Both blooming and delamination can be dealt with by properly resealing your driveway. Stripping away the original sealant, thoroughly cleaning the surface of the pattern imprinted concrete, and carefully reapplying a new coat is the only certain way to get rid of discolouration.

Obviously, when we install a pattern imprinted concrete driveway we do everything possible to ensure that these problems – especially delamination – don’t occur. If you’ve got concerns about a driveway that we’ve installed, please don’t hesitate to contact us regarding remedial projects.

 

Tarmac vs imprinted concrete driveways?

There are a number of different options available to those who are looking to solve their driveway problems by investing in a long term addition to their property. However, usually this choice – which can be a difficult one – boils down to choosing between two of the most common methods of hard-surfacing, tarmacadam (“tarmac”) and concrete.

Along with the obvious difference in composition between the two materials, there are a number of other distinguishing features which should be taken into account when choosing between the two options.

For domestic applications like driveway design, both concrete and tarmac require certain additions before setting, in order to increase their workability. For tarmac, this is know as “cutback”; it’s the addition of a solvent. This solvent stops the tarmac setting in order to increase the amount of time it can be worked and shaped. This solvent has to evaporate out of the tarmac before the setting process can be completed. Although this does allow greater flexibility in working the unset tarmac, it can backfire, meaning that the surface of the tarmac will stay soft and sticky for weeks or even months after it should’ve set. Concrete is not affected by its admixtures in this way.

There are a number of other issues affecting tarmac which a concrete driveway will not suffer from, Soft, badly set tarmac, can, for example, be scuffed by the wheels of cars with power-steering turning “on the spot”. This can make it unsuitable for driveways in which some tight reversing and turning is necessary.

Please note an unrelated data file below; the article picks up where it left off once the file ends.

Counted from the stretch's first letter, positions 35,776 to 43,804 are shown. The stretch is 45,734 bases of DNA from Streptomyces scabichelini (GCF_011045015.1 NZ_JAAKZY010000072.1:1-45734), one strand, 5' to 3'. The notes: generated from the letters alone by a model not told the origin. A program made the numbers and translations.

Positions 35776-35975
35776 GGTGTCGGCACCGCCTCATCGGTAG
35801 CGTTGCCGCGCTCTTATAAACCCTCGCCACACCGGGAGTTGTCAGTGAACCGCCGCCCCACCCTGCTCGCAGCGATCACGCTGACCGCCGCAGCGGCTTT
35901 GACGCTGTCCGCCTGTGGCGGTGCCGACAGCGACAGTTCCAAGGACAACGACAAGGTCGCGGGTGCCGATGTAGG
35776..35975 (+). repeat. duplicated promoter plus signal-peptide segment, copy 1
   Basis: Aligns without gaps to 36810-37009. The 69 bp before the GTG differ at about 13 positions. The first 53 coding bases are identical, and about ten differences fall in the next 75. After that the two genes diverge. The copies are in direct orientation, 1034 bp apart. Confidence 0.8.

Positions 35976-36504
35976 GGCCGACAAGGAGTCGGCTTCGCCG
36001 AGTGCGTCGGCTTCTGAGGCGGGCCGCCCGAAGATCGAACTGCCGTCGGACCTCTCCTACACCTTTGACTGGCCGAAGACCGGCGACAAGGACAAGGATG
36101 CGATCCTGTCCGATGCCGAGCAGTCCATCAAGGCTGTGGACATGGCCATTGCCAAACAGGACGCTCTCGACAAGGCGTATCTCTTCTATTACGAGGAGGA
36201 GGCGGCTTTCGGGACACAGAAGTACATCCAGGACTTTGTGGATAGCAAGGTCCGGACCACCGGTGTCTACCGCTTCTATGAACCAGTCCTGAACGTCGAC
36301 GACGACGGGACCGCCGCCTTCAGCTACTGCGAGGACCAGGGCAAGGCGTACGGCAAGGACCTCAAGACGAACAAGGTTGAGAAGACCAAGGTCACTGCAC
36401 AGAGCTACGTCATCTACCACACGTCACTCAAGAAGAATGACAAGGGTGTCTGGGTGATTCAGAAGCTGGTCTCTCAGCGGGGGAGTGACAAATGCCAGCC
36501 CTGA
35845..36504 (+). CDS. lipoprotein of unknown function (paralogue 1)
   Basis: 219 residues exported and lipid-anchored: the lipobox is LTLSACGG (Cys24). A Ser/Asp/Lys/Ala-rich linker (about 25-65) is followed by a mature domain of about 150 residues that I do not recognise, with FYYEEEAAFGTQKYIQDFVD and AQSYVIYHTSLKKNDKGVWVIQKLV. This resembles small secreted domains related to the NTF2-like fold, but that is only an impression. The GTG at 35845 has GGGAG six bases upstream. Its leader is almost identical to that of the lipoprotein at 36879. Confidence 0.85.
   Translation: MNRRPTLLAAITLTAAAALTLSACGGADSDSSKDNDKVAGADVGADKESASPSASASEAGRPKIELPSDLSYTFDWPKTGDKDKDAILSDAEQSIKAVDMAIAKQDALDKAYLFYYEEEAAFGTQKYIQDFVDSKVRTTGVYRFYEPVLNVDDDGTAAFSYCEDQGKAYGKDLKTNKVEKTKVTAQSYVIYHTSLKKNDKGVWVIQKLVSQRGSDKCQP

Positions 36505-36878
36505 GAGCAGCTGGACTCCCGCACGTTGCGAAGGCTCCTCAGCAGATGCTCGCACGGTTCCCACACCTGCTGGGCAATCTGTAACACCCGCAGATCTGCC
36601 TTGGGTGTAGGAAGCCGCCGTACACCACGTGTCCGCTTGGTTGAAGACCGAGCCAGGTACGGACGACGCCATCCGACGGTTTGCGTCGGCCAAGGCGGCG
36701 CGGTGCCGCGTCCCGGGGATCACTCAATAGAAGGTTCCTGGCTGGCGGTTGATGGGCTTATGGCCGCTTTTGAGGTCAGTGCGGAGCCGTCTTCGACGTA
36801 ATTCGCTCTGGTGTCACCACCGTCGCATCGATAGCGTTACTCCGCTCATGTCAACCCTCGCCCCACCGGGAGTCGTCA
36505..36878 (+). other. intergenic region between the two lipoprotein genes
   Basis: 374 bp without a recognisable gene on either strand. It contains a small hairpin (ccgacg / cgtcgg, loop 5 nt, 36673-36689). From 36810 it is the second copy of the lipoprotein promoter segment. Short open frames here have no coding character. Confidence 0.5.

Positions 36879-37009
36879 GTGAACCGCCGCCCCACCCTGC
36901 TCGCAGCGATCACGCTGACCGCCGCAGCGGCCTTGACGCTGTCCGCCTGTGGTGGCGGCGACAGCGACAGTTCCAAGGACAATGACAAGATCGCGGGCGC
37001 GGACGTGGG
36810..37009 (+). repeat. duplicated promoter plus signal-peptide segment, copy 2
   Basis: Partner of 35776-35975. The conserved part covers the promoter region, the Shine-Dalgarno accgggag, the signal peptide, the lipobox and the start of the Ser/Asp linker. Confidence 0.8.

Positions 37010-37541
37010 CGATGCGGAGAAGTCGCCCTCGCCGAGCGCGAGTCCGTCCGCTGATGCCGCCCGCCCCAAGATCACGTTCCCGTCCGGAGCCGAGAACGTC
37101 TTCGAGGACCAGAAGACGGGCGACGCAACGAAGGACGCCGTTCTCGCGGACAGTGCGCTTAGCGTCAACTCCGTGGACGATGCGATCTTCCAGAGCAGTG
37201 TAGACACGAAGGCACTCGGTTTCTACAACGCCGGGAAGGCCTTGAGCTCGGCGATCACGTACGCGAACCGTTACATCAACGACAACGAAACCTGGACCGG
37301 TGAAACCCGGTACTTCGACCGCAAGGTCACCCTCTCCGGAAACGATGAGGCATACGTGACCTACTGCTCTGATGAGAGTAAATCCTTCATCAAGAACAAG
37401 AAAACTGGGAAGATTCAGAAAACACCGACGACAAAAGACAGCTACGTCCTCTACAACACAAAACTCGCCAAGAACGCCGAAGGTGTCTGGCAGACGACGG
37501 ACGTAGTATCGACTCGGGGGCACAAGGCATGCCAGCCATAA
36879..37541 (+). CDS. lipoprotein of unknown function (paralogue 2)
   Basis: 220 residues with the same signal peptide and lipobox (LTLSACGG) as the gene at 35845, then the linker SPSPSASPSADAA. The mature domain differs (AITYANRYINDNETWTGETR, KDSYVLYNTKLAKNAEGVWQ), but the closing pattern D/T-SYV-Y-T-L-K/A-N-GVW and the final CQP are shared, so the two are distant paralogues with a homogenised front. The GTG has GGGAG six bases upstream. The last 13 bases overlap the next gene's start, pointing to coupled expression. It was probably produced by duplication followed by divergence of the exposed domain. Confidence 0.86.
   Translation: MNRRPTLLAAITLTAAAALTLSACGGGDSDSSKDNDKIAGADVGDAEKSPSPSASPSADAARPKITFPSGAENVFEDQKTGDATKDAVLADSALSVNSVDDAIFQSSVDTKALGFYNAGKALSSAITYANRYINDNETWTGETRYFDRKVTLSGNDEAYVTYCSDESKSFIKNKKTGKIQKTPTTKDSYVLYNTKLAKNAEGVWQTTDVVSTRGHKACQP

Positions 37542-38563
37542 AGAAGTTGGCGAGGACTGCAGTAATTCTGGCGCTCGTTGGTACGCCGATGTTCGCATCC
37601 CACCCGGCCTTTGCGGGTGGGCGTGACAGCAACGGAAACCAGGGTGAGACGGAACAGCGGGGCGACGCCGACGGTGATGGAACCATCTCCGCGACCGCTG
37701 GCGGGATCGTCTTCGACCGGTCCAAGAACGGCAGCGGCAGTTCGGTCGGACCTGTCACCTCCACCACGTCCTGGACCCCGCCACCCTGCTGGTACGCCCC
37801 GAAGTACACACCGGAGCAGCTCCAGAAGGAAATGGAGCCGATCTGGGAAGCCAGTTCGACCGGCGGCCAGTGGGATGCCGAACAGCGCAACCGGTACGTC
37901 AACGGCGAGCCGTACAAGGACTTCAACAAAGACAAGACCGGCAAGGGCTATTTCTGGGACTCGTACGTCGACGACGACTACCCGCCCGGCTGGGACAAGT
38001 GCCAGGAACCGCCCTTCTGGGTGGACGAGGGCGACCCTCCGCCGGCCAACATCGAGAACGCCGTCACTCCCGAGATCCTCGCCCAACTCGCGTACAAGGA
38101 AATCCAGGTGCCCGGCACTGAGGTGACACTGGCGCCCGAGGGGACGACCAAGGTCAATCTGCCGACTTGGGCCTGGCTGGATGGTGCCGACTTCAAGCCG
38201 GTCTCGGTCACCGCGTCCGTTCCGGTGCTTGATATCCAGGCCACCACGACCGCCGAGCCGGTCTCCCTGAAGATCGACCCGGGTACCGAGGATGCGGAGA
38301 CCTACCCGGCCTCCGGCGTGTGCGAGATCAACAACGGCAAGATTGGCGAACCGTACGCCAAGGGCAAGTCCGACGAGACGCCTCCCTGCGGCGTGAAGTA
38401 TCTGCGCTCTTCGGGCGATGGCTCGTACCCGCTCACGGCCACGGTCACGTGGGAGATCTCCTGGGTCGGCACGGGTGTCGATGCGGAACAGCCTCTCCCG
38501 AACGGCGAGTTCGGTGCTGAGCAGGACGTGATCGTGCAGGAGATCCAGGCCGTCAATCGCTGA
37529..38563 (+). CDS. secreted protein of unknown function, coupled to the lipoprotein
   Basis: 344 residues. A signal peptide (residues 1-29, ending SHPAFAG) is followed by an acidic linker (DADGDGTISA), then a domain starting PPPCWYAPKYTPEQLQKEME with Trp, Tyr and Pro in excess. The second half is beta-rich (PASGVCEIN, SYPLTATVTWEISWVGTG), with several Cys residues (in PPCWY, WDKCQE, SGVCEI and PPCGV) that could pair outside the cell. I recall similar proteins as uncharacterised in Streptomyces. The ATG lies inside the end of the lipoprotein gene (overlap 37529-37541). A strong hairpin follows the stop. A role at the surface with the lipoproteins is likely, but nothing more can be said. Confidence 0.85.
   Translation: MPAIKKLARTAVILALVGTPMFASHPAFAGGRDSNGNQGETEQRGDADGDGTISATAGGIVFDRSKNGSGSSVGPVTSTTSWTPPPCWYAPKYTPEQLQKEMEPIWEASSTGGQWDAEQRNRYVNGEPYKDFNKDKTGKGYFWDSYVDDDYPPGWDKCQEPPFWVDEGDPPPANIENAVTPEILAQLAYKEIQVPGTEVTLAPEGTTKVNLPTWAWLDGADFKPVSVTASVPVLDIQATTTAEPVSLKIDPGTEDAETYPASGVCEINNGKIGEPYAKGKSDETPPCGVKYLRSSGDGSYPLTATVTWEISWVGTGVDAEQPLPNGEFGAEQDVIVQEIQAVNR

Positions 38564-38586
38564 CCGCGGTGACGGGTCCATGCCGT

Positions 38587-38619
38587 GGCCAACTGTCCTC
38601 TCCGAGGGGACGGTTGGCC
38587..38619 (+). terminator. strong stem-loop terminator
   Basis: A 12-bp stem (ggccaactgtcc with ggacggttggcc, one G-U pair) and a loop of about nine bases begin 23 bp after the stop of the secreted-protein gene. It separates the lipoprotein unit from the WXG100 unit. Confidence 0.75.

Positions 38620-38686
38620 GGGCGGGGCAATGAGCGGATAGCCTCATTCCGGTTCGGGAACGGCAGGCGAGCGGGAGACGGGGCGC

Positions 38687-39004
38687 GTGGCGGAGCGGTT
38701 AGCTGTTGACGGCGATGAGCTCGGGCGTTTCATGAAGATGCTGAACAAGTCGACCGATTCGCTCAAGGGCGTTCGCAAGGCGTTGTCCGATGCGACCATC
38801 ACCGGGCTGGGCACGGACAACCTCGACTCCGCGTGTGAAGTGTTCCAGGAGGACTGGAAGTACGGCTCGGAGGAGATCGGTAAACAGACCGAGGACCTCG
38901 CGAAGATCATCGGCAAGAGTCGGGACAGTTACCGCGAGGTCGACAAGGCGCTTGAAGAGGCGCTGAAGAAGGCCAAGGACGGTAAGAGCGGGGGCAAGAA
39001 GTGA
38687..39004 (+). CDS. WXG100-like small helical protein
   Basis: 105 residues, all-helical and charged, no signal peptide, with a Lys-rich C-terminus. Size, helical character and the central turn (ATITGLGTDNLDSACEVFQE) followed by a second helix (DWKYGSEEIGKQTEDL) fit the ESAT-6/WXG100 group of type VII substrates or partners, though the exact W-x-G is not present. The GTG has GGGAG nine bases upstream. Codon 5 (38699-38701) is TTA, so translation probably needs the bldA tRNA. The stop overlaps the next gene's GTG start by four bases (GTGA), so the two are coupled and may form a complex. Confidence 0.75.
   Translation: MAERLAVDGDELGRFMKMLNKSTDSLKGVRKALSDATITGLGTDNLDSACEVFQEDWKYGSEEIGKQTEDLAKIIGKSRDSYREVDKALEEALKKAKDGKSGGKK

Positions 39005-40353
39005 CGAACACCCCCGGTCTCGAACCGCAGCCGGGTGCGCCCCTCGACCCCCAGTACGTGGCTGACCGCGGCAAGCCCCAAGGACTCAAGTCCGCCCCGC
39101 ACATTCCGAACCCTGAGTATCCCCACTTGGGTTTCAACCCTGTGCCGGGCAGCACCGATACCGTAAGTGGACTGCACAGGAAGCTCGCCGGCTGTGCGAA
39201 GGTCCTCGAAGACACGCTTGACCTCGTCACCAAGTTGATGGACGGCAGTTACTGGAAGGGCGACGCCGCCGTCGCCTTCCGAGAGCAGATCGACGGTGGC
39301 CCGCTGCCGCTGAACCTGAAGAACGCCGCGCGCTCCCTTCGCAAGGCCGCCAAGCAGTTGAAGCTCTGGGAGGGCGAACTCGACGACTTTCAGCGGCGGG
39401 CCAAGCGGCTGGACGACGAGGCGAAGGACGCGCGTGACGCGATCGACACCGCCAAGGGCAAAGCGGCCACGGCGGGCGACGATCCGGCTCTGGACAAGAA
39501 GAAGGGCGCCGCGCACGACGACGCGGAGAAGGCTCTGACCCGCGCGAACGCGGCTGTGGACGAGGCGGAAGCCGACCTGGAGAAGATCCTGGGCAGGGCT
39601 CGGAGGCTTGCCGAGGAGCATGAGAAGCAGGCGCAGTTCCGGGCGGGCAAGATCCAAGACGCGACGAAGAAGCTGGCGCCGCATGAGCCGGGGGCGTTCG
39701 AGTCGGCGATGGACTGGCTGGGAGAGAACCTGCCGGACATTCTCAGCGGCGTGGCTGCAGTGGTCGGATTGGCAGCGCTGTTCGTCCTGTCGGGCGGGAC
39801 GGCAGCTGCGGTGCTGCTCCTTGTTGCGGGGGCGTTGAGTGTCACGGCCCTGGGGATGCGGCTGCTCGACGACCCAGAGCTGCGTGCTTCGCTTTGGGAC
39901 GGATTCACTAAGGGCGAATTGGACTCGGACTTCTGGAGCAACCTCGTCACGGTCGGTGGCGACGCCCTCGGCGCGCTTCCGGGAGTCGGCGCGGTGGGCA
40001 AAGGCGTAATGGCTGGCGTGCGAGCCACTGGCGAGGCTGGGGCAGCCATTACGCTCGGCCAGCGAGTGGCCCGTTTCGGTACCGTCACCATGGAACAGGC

Tarmac, even well installed and properly set, is much more susceptible to chemicals than concrete. A spillage of vehicular oil on tarmac will eat through the surfacing and spread through the surrounding tarmac. There’s no way to salvage tarmac which has been exposed to such solvents; any affected patches must be cut out of the driveway and patched up with new tarmac.

Although tarmac driveways may have a lower initial price than concrete driveways, you should remember that the difference in price is indicative of a difference in quality. To use an old but accurate cliché, you get what you pay for.

Want to know more about pattern imprinted concrete driveways? Feel free to call the office and speak to an expert on 01706 827 180.

 

Do I need planning permission for a new driveway?

This is a very common discussion amongst the public, which causes a lot of confusion. Complete Driveway Designs prides itself on adhering to all current legislation, which ultimately terminates the need for planning permission.

If your new driveway created a direct entrance/exit to a carriageway, then planning permission is usually required. If the area in question is already is already an entrance/exit and is utilised, planning permission is not required.

It is always best to consult with your Local Planning Authority before deciding to go ahead with any planned work, at Complete Driveway Designs we’re always happy to help, why not call the office today on 01706 827 180 to discuss your needs?